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Hart's progress apparent with first home run

OAKLAND -- Corey Hart said all spring that regaining his swing would be a work in progress after sitting out all of 2013, but the Mariners' new designated hitter was happy to finally see a little of that progression pay off with his first home run in 18 months in Wednesday's 8-2 victory over the Angels.

Hart hit just .132 in Cactus League play with no homers and one double in 38 at-bats. But the big man laced a home run down the left-field line in the ninth inning off Angels right-hander Ernesto Frieri, turning around a 95-mph fastball for his first long ball since hitting two in Sept. 29, 2012, against the Astros to finish that season with 30.

"I'm still working toward it, but I'm starting to see the ball a little easier, a little sooner," Hart said before Thursday's series opener with the A's. "I'm getting a little more confident up there, and my swings are getting a little quicker. It's not all together, but hopefully it won't take a ton more at-bats. I'm definitely feeling more confident."

Putting up a 2-for-5 night in his second game to raise his early average to .333 at DH didn't hurt. After going 1-for-4 with an infield single on a slow dribbler in his Tuesday debut, Hart welcomed a solid single in the sixth and then his home run in the ninth.

"Definitely," Hart said. "For me, if I was 0-for-20 I'd be hiding in a hole somewhere. But there are so many good vibes right now. These guys are working hard, so it kind of carries over. It's hard not to get out there and try to do what these guys are doing. It definitely helps getting off to a good start."

The two-time National League All-Star is adjusting to more than just a year off following two microfracture knee surgeries. This is the first time he's served as a primary DH, previously having spent his career in the National League. When he was with the Brewers, Prince Fielder always got called on to DH in Interleague games, so Hart is learning how to keep himself active while not playing in the field.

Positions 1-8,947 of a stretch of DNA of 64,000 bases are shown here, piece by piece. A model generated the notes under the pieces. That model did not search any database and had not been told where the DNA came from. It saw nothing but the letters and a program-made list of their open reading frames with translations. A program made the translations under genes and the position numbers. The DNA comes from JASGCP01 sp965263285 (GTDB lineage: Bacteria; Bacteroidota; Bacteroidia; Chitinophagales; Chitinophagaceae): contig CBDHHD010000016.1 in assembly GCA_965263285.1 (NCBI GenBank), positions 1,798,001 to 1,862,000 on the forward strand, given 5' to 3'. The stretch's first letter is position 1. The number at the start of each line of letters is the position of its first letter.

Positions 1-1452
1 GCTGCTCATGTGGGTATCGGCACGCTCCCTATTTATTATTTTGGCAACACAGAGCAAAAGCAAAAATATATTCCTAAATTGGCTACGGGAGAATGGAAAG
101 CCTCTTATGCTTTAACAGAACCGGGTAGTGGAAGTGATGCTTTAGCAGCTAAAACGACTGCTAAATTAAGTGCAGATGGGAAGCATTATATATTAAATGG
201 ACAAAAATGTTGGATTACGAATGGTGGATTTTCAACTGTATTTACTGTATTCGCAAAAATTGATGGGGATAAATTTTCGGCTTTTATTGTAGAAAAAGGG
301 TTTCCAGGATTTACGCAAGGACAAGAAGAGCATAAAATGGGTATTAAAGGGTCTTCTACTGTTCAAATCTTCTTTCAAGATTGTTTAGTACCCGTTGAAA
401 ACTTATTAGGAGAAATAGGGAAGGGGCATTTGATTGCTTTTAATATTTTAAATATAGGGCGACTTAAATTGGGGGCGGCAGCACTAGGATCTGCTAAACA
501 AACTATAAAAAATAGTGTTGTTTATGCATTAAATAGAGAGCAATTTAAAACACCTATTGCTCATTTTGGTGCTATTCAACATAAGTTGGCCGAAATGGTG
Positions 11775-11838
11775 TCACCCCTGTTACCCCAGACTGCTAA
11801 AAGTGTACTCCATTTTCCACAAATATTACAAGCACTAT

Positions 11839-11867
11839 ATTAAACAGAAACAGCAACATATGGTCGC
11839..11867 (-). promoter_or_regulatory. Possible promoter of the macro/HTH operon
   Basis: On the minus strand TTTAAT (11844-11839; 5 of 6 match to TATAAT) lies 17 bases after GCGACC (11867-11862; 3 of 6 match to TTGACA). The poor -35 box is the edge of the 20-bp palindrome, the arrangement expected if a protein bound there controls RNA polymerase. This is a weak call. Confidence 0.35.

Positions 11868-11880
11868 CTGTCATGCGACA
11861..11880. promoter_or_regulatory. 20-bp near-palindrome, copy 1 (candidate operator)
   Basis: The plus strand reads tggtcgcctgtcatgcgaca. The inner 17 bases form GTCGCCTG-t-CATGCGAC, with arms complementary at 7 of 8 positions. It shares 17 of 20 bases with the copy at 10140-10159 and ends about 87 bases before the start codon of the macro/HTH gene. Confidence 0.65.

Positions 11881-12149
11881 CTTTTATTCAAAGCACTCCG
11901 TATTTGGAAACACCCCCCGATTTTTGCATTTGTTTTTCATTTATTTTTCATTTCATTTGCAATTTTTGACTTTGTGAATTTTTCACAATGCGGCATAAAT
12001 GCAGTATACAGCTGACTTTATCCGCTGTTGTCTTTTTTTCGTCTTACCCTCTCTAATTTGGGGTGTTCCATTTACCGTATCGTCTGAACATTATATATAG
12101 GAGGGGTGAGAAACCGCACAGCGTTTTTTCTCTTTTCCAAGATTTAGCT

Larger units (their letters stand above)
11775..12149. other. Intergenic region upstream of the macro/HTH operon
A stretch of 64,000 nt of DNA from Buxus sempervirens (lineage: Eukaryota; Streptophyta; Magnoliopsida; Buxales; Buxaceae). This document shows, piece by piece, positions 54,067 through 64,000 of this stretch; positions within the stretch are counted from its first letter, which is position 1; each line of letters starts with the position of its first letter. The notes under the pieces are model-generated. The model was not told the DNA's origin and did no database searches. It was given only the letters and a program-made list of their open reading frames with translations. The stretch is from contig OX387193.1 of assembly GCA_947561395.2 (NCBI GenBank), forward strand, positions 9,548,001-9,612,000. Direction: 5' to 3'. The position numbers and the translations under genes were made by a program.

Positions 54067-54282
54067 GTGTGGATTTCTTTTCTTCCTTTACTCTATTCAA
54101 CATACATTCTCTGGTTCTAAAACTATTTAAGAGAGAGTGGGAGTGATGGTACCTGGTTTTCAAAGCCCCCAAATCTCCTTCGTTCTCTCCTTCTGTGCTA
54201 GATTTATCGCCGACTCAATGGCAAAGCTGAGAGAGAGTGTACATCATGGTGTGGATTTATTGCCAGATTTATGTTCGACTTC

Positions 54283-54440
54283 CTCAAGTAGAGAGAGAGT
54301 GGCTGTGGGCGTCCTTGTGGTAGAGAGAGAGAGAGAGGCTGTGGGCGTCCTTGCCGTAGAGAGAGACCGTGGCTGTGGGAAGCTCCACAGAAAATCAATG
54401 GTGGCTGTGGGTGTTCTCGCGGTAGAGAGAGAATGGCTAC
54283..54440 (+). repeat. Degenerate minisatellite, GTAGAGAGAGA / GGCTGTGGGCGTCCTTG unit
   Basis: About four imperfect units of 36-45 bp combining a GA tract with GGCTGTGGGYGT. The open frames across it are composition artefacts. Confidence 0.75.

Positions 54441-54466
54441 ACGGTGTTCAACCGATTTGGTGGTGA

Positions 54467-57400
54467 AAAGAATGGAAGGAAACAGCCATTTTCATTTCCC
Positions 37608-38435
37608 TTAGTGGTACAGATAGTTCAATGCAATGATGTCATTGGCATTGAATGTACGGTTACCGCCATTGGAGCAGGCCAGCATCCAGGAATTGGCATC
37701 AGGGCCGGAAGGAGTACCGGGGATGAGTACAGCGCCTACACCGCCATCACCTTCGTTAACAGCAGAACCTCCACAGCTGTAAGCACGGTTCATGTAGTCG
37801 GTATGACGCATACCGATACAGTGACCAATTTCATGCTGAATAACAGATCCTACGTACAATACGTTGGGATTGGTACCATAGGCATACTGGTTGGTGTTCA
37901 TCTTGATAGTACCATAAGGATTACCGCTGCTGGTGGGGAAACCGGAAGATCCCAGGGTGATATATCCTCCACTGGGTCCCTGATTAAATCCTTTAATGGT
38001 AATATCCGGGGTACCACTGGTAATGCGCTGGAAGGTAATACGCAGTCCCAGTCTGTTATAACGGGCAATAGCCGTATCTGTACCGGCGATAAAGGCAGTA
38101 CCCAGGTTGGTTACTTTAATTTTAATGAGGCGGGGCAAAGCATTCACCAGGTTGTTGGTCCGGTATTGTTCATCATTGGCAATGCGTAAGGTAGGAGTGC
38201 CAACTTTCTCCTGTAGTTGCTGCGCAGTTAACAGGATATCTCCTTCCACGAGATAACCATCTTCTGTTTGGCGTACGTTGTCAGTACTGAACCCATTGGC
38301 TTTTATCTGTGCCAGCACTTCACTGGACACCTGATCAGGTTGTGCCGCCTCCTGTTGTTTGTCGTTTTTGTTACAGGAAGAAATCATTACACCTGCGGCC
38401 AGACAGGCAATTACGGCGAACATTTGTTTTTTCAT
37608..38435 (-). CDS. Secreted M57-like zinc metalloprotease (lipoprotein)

"It's definitely an adjustment, but I don't mind it at all," he said. "I like looking at video and taking swings in the cage, so I keep myself occupied. I don't have a hard time staying in the game. I know it's tough for some guys. It's easy to get out of the game if you're just watching.

"But I find things to do. I stay loose. I watch my at-bats. I watch some of the other guy's at-bats, I'll hit in the cage. Just keep myself ready to go."

Manager Lloyd McClendon will use Hart primarily at DH for now, though he hopes to work him in some in right field eventually if he stays healthy. But mostly, the Mariners want to get Hart's big right-handed bat in their lefty-leaning lineup.

"Corey's at-bats got progressively better, and he capped it off with a good one," McClendon said of Hart's game Tuesday. "It was really good to see. We need him to be successful if we're going to be successful."

Greg Johns is a reporter for Follow him on Twitter @GregJohnsMLB as well as his Mariners Musings blog.
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